Spoiler warning: This editorial includes details of various events for several major characters.
The animated series, which ran for six seasons (not to mention the feature film it spawned from), expanded the Star Wars universe in unprecedented ways. To name just a few: It gave depth and humanity to the clones, it delivered a complex, moving relationship between Ahsoka and Anakin, and it developed a touching, tragic love story for Obi-Wan. And that’s just barely scraping the surface.
But let’s shift gears away from the show’s headliners. Because The Clone Wars also developed a character — perhaps not as flashy as Anakin, Ahsoka, or Obi-Wan — who proved to be as fascinating as anyone in the Star Wars universe.
And that character is the one and only Asajj Ventress.
It’s no easy task to find a character in the Star Wars canon who is more complex, surprising, and emotionally vivid as Asajj. When she first appeared in The Clone Wars movie, Asajj was a tool of the dark side. With her trademark hiss, she followed Dooku’s commands and proved to be a capable adversary to the Republic forces. But from those simple beginnings, Asajj grew and evolved, becoming more challenging with everything we learned about her. Through the entire run of The Clone Wars all the way to the terrific Christie Golden novel Dark Disciple, Asajj constantly redefined who she was in remarkable ways.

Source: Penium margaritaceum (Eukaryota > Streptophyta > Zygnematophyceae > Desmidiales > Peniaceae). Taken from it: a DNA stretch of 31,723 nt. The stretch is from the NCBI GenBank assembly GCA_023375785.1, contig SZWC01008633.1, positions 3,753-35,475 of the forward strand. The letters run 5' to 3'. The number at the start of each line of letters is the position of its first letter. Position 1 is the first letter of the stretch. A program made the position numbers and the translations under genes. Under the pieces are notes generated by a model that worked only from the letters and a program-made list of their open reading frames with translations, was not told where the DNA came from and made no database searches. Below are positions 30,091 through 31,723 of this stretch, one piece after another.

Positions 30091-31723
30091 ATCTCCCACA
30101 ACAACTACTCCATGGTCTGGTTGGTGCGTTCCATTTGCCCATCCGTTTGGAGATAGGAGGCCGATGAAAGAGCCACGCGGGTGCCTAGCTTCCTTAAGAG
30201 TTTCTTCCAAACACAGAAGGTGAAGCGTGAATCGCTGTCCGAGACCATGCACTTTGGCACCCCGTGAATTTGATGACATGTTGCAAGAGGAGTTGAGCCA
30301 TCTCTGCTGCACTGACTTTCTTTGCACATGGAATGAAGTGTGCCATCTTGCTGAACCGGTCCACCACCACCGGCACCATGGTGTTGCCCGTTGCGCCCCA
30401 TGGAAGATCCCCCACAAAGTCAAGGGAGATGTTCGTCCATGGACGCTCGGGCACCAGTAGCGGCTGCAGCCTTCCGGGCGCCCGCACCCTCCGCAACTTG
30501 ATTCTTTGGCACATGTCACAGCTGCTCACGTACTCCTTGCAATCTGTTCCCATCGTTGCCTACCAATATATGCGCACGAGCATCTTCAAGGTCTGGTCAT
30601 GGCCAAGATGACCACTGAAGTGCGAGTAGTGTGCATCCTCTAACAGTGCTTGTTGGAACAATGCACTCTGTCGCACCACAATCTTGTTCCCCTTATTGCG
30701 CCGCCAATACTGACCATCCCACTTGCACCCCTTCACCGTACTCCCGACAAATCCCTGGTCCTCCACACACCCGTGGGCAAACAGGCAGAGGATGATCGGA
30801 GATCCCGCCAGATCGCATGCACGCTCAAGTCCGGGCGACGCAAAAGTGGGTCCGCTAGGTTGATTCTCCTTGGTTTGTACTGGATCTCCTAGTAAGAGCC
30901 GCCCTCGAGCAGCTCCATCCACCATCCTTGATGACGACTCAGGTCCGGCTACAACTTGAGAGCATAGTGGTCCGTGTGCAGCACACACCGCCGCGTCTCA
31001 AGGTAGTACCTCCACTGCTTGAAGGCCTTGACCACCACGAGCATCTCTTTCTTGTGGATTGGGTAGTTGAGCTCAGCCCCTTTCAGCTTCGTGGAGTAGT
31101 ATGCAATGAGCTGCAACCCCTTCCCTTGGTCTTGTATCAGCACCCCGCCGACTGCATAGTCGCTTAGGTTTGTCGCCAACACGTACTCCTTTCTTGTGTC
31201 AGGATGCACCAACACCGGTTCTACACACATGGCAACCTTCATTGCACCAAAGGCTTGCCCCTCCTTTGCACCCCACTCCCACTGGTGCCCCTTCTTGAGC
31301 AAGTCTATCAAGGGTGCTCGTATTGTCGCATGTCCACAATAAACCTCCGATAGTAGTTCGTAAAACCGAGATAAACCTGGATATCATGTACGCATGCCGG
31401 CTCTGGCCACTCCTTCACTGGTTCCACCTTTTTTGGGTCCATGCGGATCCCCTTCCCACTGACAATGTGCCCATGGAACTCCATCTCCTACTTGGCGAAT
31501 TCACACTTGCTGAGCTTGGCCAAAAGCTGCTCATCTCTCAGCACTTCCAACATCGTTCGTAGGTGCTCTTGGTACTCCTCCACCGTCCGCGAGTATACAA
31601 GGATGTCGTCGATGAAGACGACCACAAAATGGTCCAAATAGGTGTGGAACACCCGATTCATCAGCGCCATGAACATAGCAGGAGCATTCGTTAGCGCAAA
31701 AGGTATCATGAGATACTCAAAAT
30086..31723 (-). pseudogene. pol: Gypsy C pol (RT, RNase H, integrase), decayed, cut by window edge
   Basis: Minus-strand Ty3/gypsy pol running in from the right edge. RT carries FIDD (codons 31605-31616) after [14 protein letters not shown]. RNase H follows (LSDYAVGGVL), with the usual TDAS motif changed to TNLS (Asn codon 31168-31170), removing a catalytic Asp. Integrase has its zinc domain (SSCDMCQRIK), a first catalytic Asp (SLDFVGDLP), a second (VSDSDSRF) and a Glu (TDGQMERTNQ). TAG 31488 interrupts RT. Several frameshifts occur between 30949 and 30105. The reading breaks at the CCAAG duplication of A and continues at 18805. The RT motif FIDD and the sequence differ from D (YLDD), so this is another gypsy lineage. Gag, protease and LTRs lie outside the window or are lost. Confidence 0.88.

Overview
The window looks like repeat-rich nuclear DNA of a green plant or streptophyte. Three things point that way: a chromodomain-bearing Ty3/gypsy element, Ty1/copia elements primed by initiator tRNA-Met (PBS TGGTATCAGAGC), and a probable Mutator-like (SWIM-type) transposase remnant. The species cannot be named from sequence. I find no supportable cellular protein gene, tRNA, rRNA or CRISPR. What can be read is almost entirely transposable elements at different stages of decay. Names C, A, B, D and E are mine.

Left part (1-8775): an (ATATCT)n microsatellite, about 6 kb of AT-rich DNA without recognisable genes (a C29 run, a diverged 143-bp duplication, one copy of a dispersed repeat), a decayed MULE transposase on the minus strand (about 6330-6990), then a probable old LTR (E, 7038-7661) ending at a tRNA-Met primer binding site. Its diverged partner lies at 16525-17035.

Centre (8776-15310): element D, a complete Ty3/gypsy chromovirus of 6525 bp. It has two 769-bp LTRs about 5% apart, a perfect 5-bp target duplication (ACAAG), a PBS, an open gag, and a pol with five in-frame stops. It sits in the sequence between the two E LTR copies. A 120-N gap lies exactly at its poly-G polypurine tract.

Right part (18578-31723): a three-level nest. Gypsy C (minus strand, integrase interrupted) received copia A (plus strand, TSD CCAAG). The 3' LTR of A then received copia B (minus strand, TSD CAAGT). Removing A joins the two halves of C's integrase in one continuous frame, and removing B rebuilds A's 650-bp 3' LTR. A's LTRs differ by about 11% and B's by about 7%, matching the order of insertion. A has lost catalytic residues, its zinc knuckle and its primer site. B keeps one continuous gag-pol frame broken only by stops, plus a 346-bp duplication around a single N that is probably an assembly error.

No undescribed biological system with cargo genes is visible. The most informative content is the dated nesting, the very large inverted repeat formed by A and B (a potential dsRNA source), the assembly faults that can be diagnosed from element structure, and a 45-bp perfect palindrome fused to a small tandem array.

We learn about her past as both a Jedi Padawan and a Nightsister, adding dimensions and layers to her motivations and a perfect sense of ambiguity that became the hallmark of her character. Through everything she endured — tragedy, betrayal, and love — Asajj bloomed into a character who possessed the unique distinction of having tasted both the dark side and the light. Free of both disciplines, she never ceased to surprise, like in the episode “Revenge” when she teams up with Obi-Wan, her former enemy, in a fight against Darth Maul and Savage Oppress. Or in Dark Disciple, where she reluctantly accepts Quinlan Vos as her partner.
The knowledge and experience Asajj posseses is never more apparent than in the final moments of her life. Captured wonderfully in Dark Disciple, Asajj’s final breaths are spent in the arms of Quinlan Vos, the Jedi she was in love with (and he loved her in return). As Quinlan tries to rationalize all the things he did to bring them both peace — including his own visit to the dark side — Asajj explains how gravely mistaken he’d been:
“What kind of life will that be, Quinlan? The kind where we’re slaves to our hatred? Our rage? That’s what the dark side made me. That’s what it does. Nothing is ever enough. You get more, and more, but you’re never happy. It’s a trap baited with all the things you want most in life — and it’s not worth living. I already left that behind.”
Clearly, Asajj has no regrets about her separation from Dooku. What’s curious, though, is when Asajj’s ties were severed, she didn’t return to the light. She didn’t reconcile her awareness of the pain and misery the dark side brings by flipping over the coin to its opposite side. And even though no one does bad like Asajj (her banter with Obi-Wan, as friends and enemies, is pure gold), no one does good like her, either. Asajj carved her own path — one that is bold, fresh, and unlike any other. And that’s why she’s one of the best, and most original, characters in the Star Wars universe.
Michael Moreci is a comics writer and novelist best known for his sci-fi trilogy Roche Limit. His debut novel, Black Star Renegades, is set to be released in January 2018. Follow him on Twitter @MichaelMoreci.